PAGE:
Best Practice and Delivering Value – The Future for Compliance
Releasing and refocusing resources
Achieving the major “Step Change” that we have discussed in this paper requires a major cultural shift at all levels within an organisation if the transformation is to come about.
New skills will need to be introduced into Compliance departments and certain existing resources either redeployed or re-skilled. Boards and Senior Management will be pleased to hear that it is not simply a question of increasing the Compliance headcount (with the consequent impact on the bottom line), although to achieve this transformation there will need to be an investment in “good” Compliance cost. However, the incremental revenues should far outweigh the additional costs. Put simply, Boards need to look elsewhere in an organisation for cost savings and not in the Compliance direction.
“There is often a temptation to cut back, or skimp, on Compliance assurance, on the theory that Compliance and legal staff do not increase the bottom line. That view of course is terribly mistaken… they assure that their firms retain and improve their reputation.”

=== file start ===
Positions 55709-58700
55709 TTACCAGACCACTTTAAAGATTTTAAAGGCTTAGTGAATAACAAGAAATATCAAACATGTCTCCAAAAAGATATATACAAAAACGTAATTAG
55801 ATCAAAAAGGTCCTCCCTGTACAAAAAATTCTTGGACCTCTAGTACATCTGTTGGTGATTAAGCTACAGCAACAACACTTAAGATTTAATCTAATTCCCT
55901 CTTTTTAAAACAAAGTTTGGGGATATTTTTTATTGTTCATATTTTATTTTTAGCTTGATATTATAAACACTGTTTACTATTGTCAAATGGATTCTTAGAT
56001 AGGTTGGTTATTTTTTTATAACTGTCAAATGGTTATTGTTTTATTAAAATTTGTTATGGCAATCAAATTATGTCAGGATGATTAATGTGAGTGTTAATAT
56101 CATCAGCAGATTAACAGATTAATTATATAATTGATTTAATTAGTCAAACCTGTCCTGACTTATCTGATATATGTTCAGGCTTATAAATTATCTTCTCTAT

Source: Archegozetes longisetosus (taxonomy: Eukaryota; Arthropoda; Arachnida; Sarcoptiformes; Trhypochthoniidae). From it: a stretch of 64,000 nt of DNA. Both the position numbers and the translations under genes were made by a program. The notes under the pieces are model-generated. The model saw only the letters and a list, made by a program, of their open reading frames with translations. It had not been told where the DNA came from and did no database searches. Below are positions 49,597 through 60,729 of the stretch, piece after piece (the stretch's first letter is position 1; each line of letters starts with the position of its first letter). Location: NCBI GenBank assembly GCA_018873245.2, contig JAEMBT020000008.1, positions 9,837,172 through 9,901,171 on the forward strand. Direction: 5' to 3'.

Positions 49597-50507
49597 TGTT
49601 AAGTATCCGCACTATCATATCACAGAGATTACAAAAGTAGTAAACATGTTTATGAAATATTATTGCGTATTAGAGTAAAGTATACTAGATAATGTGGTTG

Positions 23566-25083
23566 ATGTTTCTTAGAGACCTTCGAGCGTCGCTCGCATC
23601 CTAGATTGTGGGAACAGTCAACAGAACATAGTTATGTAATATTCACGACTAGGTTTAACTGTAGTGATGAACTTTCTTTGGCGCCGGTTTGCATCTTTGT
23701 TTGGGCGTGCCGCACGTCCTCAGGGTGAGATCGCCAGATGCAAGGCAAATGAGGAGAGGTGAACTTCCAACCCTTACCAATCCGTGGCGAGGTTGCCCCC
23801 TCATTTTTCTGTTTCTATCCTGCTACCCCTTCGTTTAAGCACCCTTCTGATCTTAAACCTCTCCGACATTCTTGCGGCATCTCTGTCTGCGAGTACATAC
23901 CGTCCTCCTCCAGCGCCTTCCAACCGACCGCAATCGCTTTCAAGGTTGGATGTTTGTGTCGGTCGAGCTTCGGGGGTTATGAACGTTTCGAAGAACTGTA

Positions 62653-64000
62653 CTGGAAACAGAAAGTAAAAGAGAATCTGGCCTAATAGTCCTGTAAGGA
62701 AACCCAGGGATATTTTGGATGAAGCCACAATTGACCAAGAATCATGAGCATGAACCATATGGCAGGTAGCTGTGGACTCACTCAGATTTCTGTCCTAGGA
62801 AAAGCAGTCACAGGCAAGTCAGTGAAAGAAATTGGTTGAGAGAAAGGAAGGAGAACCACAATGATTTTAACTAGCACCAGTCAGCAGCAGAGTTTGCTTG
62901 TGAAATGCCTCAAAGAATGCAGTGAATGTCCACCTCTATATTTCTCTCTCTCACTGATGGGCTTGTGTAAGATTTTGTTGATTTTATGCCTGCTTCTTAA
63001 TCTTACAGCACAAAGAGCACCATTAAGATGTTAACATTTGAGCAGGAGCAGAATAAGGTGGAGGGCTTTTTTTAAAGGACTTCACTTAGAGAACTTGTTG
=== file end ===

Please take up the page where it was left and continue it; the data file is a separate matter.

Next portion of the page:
Lori Richards, SEC Director5
However, this is not the only change required at Board level. Boards need to pro-actively support the transformation of Compliance which should be seen as just as important a part of value creation within an organisation as the corporate strategy department, or the most profitable business unit.
In the corporate pecking order, the Compliance Department should be seen (and promoted) as a training ground for management talent, an internal radar screen on the health of the business, and an instrument of senior management to help bring about lasting business change.
Boards need to break the culture of paying lip service to the importance of Compliance with one hand whilst talking down or cutting the budget for Compliance with the other. Against both the ever-increasing regulatory demands on the business and the imperative for change, this is an approach destined for failure.
Not unsurprisingly, perhaps, the greatest change needs to be achieved in the Compliance Department itself. Leadership, vision, creativity, pro-activity and outstanding communication skills all need to emerge in abundant supply. These skills will enable Compliance to align itself better with the business and to be seen as the catalyst for change that is essential. Group Compliance Directors need to recruit the required skills from industry, from the regulators and most importantly, from within their organisation, to blend the new with the old and to form a potent mixture that will effect change.
5 Mid-Atlantic Securities Forum, Philadelphia, Pennsylvania, March 2002.